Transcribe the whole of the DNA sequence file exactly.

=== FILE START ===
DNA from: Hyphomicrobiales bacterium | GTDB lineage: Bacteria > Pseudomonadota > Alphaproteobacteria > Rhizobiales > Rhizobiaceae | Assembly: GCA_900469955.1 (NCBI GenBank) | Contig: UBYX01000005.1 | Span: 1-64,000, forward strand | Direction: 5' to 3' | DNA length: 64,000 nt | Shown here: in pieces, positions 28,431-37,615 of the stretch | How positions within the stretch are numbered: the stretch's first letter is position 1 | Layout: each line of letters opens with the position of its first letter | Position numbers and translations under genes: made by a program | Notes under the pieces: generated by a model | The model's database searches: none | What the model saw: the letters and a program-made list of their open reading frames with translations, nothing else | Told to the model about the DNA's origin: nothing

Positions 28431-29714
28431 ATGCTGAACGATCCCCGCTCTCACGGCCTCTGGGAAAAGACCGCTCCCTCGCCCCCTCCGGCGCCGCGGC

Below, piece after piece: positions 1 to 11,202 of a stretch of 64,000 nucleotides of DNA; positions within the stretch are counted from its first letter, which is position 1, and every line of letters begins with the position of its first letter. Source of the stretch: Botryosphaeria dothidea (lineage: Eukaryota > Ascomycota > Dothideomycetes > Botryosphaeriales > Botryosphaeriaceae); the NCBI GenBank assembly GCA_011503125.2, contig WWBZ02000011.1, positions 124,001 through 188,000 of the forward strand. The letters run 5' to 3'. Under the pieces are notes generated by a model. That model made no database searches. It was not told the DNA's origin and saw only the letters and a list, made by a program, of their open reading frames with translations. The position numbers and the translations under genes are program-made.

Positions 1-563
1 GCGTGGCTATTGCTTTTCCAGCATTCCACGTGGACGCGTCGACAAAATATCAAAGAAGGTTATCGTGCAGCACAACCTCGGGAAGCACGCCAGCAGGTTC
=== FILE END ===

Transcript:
DNA from: Hyphomicrobiales bacterium | GTDB lineage: Bacteria > Pseudomonadota > Alphaproteobacteria > Rhizobiales > Rhizobiaceae | Assembly: GCA_900469955.1 (NCBI GenBank) | Contig: UBYX01000005.1 | Span: 1-64,000, forward strand | Direction: 5' to 3' | DNA length: 64,000 nt | Shown here: in pieces, positions 28,431-37,615 of the stretch | How positions within the stretch are numbered: the stretch's first letter is position 1 | Layout: each line of letters opens with the position of its first letter | Position numbers and translations under genes: made by a program | Notes under the pieces: generated by a model | The model's database searches: none | What the model saw: the letters and a program-made list of their open reading frames with translations, nothing else | Told to the model about the DNA's origin: nothing

Positions 28431-29714
28431 ATGCTGAACGATCCCCGCTCTCACGGCCTCTGGGAAAAGACCGCTCCCTCGCCCCCTCCGGCGCCGCGGC

Below, piece after piece: positions 1 to 11,202 of a stretch of 64,000 nucleotides of DNA; positions within the stretch are counted from its first letter, which is position 1, and every line of letters begins with the position of its first letter. Source of the stretch: Botryosphaeria dothidea (lineage: Eukaryota > Ascomycota > Dothideomycetes > Botryosphaeriales > Botryosphaeriaceae); the NCBI GenBank assembly GCA_011503125.2, contig WWBZ02000011.1, positions 124,001 through 188,000 of the forward strand. The letters run 5' to 3'. Under the pieces are notes generated by a model. That model made no database searches. It was not told the DNA's origin and saw only the letters and a list, made by a program, of their open reading frames with translations. The position numbers and the translations under genes are program-made.

Positions 1-563
1 GCGTGGCTATTGCTTTTCCAGCATTCCACGTGGACGCGTCGACAAAATATCAAAGAAGGTTATCGTGCAGCACAACCTCGGGAAGCACGCCAGCAGGTTC